Jason Sanders Charged With Murdering Pregnant Wife Margaret Ann Sanders
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Texas Man Who Shot, Killed Pregnant Wife After Argument Faces Capital Murder Charges: Authorities

Jason Cory Sanders appears in a mugshot on file with the Hopkins County, Texas Sheriff's Department.

Jason Cory Sanders appears in a mugshot on file with the Hopkins County, Texas Sheriff’s Department.

A Texas man is behind bars this week after police say he admitted to shooting and killing his pregnant wife and then attempted to erase evidence from his cell phone in the presence of sheriff’s deputies, several local news outlets have reported.

The Hopkins County Sheriff’s Department and the Cumby Police Department received a call about a domestic shooting late Monday evening.  Investigators were dispatched to the residence where first responders learned that Margaret Ann Sanders had been shot in the torso by her husband Jason Cory Sanders, 43.

Paramedics from a local fire department provided treatment for Margaret at the scene before she was airlifted to a local hospital for additional care. Sanders was then read his Miranda rights and taken into custody, and the Texas Rangers were then called to provide additional assistance with the investigation.

According to a report from the Sulphur Springs News-Telegram, Sanders told deputies that he and his wife had gotten in a “verbal altercation” inside their home. Sanders said he pulled a .380 handgun and fired one shot with the intention to scare his wife. However, Sanders reportedly said that the bullet he fired accidentally struck his wife.

As the interview went on and Margaret was removed from the scene, Sanders reportedly asked deputies if he could use his phone to send a text message to his boss. The deputies allowed Sanders to use his phone, but one of the deputies reportedly saw that Saunders was actually using the opportunity to delete a series of Facebook message threads between himself and his wife.

Deputies then took the phone away from Sanders, seizing it as evidence under the belief that Sanders had been intentionally trying to dispose of relevant material related to the shooting.  KSST Radio reported that Sanders later admitted to investigators that he was deleting message threads between himself and his wife.

Sanders was then formally arrested and charged with aggravated assault with a deadly weapon connected to family violence and tampering with evidence.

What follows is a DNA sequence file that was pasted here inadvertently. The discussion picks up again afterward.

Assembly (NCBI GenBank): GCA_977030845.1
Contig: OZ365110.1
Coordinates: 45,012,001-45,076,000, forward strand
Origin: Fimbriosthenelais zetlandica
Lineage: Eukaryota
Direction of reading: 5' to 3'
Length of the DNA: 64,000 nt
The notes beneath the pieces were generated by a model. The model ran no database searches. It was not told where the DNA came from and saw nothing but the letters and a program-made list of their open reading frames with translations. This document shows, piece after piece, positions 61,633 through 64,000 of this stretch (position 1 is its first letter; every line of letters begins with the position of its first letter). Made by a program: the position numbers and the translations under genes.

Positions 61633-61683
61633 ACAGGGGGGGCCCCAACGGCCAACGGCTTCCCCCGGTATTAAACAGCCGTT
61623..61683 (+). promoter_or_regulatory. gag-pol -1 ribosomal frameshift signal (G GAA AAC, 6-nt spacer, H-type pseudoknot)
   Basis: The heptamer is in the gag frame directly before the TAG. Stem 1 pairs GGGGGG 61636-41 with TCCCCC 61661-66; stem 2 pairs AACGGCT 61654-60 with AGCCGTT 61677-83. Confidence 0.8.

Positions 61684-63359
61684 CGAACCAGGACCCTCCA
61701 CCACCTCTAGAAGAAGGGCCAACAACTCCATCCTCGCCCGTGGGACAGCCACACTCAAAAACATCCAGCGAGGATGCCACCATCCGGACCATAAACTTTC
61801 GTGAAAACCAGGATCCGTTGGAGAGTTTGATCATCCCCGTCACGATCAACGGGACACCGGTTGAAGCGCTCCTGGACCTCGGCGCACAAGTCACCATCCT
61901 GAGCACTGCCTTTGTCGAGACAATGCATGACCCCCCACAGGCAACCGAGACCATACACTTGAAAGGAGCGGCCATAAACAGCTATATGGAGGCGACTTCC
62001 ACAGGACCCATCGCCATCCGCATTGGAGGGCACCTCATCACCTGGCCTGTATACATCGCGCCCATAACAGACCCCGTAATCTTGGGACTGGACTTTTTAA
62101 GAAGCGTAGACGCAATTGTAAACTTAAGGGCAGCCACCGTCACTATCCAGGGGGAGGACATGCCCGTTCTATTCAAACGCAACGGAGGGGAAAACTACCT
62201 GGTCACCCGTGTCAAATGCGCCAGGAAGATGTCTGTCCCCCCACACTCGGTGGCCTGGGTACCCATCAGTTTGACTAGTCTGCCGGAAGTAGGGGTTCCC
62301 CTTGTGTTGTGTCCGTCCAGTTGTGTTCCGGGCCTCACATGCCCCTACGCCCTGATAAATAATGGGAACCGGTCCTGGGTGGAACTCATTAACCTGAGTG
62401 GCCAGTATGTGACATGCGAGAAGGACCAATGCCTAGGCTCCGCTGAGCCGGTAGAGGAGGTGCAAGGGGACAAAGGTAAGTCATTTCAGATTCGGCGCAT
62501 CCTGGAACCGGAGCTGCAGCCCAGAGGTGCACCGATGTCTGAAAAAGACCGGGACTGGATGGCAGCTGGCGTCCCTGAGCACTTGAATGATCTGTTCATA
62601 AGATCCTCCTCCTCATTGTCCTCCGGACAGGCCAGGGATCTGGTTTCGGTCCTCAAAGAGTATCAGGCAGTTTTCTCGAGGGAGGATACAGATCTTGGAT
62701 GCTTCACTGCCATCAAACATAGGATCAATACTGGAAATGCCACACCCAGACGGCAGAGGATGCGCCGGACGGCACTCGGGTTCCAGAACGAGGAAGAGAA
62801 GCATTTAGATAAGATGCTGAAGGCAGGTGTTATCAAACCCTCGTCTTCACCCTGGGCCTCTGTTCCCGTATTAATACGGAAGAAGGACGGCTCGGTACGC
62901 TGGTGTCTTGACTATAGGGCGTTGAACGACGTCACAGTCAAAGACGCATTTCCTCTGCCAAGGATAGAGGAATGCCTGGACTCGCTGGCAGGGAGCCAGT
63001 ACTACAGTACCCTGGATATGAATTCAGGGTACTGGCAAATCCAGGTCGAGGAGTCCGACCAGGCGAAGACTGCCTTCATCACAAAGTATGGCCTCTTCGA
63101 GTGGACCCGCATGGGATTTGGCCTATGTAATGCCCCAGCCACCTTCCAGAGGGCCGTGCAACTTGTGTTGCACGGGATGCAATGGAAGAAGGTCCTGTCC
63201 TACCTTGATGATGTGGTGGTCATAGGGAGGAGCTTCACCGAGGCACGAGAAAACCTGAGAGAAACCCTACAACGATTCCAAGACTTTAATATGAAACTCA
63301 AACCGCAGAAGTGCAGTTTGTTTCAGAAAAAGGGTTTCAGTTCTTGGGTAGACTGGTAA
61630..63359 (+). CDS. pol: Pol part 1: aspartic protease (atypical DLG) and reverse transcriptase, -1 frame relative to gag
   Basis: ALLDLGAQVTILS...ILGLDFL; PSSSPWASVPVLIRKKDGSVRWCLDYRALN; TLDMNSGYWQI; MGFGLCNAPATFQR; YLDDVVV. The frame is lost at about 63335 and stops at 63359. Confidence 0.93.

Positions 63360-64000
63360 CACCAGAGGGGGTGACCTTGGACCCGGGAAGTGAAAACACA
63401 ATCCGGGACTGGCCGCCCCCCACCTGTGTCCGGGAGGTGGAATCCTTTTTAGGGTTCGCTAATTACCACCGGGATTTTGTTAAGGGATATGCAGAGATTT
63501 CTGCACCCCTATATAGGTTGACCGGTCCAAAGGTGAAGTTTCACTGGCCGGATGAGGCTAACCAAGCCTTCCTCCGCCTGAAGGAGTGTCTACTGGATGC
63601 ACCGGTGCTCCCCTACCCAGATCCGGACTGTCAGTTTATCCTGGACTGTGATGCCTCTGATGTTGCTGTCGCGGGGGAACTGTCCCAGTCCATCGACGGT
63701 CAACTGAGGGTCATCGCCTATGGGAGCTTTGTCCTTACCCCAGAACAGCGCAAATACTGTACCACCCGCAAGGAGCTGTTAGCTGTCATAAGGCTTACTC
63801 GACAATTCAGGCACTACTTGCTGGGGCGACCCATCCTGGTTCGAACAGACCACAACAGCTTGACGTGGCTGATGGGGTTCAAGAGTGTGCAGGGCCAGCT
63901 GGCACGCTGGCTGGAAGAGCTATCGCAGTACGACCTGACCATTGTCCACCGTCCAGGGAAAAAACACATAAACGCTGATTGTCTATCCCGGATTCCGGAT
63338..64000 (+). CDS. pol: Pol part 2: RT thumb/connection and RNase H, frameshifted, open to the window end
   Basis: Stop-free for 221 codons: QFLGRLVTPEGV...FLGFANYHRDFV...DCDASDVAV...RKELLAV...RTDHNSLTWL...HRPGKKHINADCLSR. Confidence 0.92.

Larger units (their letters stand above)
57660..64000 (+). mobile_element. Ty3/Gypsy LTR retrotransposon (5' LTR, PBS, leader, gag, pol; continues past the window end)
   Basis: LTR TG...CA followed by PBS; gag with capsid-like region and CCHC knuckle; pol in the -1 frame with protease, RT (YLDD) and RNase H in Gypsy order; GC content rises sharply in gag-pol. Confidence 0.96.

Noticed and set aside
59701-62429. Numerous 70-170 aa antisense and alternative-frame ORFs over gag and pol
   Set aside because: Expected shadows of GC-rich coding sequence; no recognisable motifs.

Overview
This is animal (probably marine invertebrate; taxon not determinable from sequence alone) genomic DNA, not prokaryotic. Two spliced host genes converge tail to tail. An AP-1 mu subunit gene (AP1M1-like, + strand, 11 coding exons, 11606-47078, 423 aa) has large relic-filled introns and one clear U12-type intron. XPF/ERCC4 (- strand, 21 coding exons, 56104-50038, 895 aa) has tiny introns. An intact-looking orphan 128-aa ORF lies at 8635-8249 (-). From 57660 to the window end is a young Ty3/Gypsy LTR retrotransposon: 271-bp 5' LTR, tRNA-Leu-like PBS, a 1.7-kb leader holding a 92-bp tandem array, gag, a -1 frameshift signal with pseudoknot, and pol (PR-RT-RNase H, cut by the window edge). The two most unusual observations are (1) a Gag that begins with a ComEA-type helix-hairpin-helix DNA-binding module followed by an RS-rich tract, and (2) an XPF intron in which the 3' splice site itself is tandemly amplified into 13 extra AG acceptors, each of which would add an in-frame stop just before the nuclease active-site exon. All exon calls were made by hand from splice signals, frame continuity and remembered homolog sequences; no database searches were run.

Margaret was pronounced dead at the hospital, and the charge of capital murder was added against Sanders after that point.

“During the early morning hours, Mrs. Sanders succumbed to the injuries sustained from the gunshot wound. Further, investigation revealed the victim is believed to have been pregnant. Based on the evidence obtained in this ongoing investigation, an arrest warrant was obtained for capital murder. Mr. Sanders was booked into the Hopkins County Jail without incident,” HCSO Chief Deputy Tanner Crump said in a statement late Tuesday morning.

The jail records indicate that Sanders actually faces two counts of capital murder of multiple persons.  One count appears to be for his wife, and one count appears to be for her unborn child.

Sanders’ bond was set at a total of $2 million: that’s $500,000 each on the two initial charges and $1 million for one of the counts of capital murder.

Under Texas law, a person is hypothetically eligible for a capital murder charge if he “murders more than one person . . . during the same criminal transaction” or “murders an individual under 10 years of age.”  Those elements of capital murder must be proven on top of a core murder charge.  Murder under Texas law requires a showing that an individual:

  1. intentionally or knowingly causes the death of an individual;
  2. intends to cause serious bodily injury and commits an act clearly dangerous to human life that causes the death of an individual; or
  3. commits or attempts to commit a felony, other than manslaughter, and in the course of and in furtherance of the commission or attempt, or in immediate flight from the commission or attempt, he commits or attempts to commit an act clearly dangerous to human life that causes the death of an individual.

“Sudden passion” is one possible defense under Texas law.

[image via Hopkins County Sheriff’s Office]

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Jerry Lambe is a journalist at Law&Crime. He is a graduate of Georgetown University and New York Law School and previously worked in financial securities compliance and Civil Rights employment law.